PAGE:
Her company recently created a prototype 3-D video game for the oil and gas industry. In this game, the candidate has to simulate their role on an offshore oil rig. At one point, an alarm on the rig goes off and the candidate has to work out what caused the alarm and how to respond to the emergency. All the while, their potential employer is judging their performance.
Simulation is one route to an employee’s potential. But there are plenty of other ways games can reveal your strengths and weaknesses, as I found when I began to play a bunch of games designed by a startup called Pymetrics.
One game measures how well I read other people’s emotions just from looking at the expression in their eyes. I have to pick the word that best describes what they’re feeling. It was quite tricky but also fun.
MIT graduate Frida Polli is Pymetrics’ CEO. She says these games are aimed at millennials.
“We’d like to be the Netflix of careers,” she says. "Where you play the 12 games, maybe at some point we add some additional data about you, and then we really give you a very tailored, very precise and very good set of recommendations for what you could be good at.”
Pymetrics works with candidates to compile profiles based on their play, and lets them know which companies are looking for people like them. It then tells the companies, "Hey, check this person out – they have the kinds of qualities you’re looking for."
And Polli says these games can help companies diversify their workforce.
“There are a lot of companies in that realm," she says, "but they don’t know exactly how to solve that problem."
She says the algorithms behind the games can help, because they make the platform blind to race and gender.
But perhaps they’re not blind to an aging brain. Some of the games I play have me sweating as the clock ticks down. In one game I barely have time to register the direction of an on-screen arrow before it disappears.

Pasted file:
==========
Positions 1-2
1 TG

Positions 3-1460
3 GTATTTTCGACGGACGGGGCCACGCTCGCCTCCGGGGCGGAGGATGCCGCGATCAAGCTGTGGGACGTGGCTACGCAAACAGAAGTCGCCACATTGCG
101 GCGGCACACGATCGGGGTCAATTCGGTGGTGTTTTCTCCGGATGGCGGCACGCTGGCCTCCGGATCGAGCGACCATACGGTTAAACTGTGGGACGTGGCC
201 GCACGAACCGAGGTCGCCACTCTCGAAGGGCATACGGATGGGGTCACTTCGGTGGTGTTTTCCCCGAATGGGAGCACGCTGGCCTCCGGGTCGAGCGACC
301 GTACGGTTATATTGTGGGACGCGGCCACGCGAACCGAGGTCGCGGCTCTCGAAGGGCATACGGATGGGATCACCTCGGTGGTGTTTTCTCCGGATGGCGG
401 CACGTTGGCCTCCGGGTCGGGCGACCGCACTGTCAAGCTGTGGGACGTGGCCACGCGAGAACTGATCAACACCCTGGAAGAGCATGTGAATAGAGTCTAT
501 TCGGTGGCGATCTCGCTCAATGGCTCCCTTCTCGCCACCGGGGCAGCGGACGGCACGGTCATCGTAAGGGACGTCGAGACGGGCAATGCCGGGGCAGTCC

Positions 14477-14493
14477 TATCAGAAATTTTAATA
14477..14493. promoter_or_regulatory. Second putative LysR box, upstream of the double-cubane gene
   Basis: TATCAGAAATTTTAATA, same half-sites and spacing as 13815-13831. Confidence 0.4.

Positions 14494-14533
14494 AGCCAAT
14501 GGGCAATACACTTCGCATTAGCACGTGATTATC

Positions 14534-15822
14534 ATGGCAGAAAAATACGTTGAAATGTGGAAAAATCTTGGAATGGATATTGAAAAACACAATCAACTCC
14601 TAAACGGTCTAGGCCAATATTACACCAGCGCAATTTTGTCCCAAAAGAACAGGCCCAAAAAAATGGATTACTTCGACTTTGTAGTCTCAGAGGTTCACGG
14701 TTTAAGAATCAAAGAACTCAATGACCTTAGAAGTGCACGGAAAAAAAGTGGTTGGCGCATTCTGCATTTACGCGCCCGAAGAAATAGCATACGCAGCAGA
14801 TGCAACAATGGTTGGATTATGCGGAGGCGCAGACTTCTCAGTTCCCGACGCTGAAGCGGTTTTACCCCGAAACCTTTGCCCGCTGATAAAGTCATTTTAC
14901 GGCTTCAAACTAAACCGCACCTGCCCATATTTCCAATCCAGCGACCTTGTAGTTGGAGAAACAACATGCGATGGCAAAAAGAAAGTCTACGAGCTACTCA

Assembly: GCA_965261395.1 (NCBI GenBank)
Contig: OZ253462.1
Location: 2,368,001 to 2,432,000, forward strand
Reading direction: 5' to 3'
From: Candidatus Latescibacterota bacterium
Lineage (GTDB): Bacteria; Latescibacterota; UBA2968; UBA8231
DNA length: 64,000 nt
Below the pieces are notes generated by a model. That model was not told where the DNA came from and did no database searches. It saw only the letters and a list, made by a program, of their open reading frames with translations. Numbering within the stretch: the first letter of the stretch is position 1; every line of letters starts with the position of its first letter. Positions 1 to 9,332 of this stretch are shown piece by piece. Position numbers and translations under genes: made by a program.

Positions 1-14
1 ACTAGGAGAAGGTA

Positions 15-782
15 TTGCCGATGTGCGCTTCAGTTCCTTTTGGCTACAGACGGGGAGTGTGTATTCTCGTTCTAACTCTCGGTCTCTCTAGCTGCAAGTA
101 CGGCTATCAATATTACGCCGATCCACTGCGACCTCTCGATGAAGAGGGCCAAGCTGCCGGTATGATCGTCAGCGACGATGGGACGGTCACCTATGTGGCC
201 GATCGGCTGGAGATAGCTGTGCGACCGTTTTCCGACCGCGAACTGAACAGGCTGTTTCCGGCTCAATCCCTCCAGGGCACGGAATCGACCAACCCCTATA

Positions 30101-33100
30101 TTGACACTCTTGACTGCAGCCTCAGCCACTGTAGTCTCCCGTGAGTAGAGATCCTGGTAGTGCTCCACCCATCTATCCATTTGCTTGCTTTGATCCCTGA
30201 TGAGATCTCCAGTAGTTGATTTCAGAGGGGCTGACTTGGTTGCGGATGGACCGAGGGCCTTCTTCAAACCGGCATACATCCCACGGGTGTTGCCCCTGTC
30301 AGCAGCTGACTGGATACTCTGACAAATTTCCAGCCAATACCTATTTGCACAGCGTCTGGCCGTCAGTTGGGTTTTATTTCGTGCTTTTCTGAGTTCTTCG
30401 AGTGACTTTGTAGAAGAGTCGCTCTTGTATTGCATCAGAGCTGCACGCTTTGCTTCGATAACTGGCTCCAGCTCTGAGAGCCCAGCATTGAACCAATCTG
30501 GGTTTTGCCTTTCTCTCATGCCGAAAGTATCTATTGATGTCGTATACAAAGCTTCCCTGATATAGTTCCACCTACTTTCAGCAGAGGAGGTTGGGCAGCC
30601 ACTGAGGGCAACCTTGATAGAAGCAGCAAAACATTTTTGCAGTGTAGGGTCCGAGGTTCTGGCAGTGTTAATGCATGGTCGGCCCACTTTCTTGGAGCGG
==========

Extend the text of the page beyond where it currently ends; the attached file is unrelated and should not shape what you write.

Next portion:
If I’m being judged on this game, I fear for my employment prospects.
Polli says I shouldn’t worry.
“The main point of this is there is no right or wrong,” she insists.
She says I look skeptical, which I do, and assures me she’s totally serious.
Well, my test results did did tell me I was 70 percent skeptical, which I think is quite appropriate for a journalist.
Playing this hiring game may just take a bit of practice for some of us.
Stymied by a Congress that has been unable to pass comprehensive immigration reform, President Obama issued a set of executive actions on Thursday.
Its centerpiece is a new program providing protection from deportation and a possible work permit for unauthorized immigrants who have lived in the United States for at least five years who have children who are citizens or have green cards.
Patrick Oakford at the Center for American Progress says this will impact all the sectors of the economy where unauthorized immigrants work, from construction to restaurants.
Economist Giovanni Peri says work permits will allow workers to apply for higher-wage jobs, and give employers a larger pool of workers.
The White House's Council of Economic Advisors says this could generate an increase in productivity that will boost GDP by 0.2% over the next decade. But that depends on employers and employees alike having confidence that the temporary status will be extended. Kristi Boswell at the American Farm Bureau Federation says it doesn't go far enough.